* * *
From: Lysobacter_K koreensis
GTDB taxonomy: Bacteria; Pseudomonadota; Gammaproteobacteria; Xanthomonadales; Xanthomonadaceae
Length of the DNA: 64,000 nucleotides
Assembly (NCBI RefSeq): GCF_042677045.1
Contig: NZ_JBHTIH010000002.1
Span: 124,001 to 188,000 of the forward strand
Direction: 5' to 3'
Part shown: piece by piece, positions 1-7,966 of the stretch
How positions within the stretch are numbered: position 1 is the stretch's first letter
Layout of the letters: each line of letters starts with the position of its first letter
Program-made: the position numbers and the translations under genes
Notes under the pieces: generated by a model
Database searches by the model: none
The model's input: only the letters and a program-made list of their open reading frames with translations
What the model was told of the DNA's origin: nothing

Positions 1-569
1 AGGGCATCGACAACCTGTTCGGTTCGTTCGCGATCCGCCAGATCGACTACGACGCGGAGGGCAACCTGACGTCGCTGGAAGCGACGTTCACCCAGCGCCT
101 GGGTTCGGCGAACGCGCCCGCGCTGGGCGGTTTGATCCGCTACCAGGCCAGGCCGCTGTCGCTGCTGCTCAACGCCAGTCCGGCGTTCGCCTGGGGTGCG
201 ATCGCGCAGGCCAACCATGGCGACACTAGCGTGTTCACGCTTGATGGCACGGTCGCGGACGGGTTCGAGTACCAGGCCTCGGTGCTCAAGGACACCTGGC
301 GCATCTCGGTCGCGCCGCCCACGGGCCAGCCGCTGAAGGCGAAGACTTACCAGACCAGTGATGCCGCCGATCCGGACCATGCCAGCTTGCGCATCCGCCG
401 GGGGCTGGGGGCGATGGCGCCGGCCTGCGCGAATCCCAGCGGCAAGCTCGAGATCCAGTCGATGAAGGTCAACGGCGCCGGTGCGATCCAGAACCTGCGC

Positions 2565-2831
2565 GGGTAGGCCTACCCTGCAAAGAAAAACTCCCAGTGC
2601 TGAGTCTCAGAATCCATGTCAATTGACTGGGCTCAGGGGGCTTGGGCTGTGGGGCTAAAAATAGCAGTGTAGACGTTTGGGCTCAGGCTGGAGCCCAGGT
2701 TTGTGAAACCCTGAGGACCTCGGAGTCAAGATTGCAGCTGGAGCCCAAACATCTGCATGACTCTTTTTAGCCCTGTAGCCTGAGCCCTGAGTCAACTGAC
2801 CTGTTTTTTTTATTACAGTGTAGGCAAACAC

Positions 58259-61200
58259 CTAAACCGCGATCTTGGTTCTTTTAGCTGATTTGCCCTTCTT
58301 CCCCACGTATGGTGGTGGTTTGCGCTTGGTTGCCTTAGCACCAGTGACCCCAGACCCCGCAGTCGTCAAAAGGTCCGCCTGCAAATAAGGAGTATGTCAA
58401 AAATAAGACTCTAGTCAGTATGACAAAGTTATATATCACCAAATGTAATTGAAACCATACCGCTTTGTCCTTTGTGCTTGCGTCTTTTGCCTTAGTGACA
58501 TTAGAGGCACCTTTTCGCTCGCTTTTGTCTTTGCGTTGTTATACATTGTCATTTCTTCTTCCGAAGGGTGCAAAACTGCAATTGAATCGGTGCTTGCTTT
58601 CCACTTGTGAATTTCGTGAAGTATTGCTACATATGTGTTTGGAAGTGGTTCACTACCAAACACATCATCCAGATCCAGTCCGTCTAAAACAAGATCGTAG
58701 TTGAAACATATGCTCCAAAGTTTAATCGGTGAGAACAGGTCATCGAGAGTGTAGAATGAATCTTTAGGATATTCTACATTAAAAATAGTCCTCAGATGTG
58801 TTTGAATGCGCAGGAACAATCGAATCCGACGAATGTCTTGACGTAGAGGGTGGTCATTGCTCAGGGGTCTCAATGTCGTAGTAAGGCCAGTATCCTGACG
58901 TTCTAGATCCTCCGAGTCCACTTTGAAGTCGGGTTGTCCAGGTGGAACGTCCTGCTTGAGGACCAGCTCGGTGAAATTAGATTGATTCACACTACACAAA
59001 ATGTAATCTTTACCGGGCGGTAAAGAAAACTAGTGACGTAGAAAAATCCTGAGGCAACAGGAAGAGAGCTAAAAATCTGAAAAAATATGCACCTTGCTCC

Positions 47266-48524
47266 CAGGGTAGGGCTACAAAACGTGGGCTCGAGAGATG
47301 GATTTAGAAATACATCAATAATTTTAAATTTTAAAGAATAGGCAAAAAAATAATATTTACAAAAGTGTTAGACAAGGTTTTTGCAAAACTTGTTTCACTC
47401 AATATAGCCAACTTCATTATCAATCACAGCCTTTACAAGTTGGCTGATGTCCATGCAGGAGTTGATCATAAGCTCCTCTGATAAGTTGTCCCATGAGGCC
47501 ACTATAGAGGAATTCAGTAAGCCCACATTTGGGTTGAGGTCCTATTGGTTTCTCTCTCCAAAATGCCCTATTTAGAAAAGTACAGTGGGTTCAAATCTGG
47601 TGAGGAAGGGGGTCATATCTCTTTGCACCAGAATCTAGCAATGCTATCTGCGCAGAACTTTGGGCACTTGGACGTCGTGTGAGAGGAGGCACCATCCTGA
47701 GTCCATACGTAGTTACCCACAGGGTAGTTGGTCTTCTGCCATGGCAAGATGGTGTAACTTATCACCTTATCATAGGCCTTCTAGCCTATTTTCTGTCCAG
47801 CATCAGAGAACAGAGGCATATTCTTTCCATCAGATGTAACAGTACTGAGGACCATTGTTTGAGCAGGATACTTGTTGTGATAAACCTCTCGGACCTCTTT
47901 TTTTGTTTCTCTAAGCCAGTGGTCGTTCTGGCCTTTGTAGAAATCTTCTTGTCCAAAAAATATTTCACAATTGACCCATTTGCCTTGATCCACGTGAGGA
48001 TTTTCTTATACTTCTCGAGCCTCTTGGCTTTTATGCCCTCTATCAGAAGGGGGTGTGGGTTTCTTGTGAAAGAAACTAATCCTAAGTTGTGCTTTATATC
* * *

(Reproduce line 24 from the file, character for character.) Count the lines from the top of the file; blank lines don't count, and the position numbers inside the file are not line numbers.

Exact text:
2601 TGAGTCTCAGAATCCATGTCAATTGACTGGGCTCAGGGGGCTTGGGCTGTGGGGCTAAAAATAGCAGTGTAGACGTTTGGGCTCAGGCTGGAGCCCAGGT